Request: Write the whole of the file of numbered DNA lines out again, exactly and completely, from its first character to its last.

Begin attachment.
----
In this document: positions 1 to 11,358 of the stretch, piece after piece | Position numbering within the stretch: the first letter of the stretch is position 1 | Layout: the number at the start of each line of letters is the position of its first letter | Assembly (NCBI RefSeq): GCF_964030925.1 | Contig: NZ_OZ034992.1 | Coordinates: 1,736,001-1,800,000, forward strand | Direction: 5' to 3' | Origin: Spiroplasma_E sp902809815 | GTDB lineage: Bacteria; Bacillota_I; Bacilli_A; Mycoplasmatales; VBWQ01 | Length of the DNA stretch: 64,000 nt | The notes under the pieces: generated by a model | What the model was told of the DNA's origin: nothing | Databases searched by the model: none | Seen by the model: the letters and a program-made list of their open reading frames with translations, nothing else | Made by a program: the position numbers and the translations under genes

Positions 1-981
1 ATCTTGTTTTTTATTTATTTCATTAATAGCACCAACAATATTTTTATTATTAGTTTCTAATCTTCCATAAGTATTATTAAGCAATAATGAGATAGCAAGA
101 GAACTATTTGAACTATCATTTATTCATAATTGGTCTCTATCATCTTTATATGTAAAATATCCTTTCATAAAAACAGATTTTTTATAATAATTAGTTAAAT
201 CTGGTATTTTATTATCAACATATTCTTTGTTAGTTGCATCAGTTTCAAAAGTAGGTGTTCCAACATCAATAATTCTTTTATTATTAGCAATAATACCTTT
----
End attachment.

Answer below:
In this document: positions 1 to 11,358 of the stretch, piece after piece | Position numbering within the stretch: the first letter of the stretch is position 1 | Layout: the number at the start of each line of letters is the position of its first letter | Assembly (NCBI RefSeq): GCF_964030925.1 | Contig: NZ_OZ034992.1 | Coordinates: 1,736,001-1,800,000, forward strand | Direction: 5' to 3' | Origin: Spiroplasma_E sp902809815 | GTDB lineage: Bacteria; Bacillota_I; Bacilli_A; Mycoplasmatales; VBWQ01 | Length of the DNA stretch: 64,000 nt | The notes under the pieces: generated by a model | What the model was told of the DNA's origin: nothing | Databases searched by the model: none | Seen by the model: the letters and a program-made list of their open reading frames with translations, nothing else | Made by a program: the position numbers and the translations under genes

Positions 1-981
1 ATCTTGTTTTTTATTTATTTCATTAATAGCACCAACAATATTTTTATTATTAGTTTCTAATCTTCCATAAGTATTATTAAGCAATAATGAGATAGCAAGA
101 GAACTATTTGAACTATCATTTATTCATAATTGGTCTCTATCATCTTTATATGTAAAATATCCTTTCATAAAAACAGATTTTTTATAATAATTAGTTAAAT
201 CTGGTATTTTATTATCAACATATTCTTTGTTAGTTGCATCAGTTTCAAAAGTAGGTGTTCCAACATCAATAATTCTTTTATTATTAGCAATAATACCTTT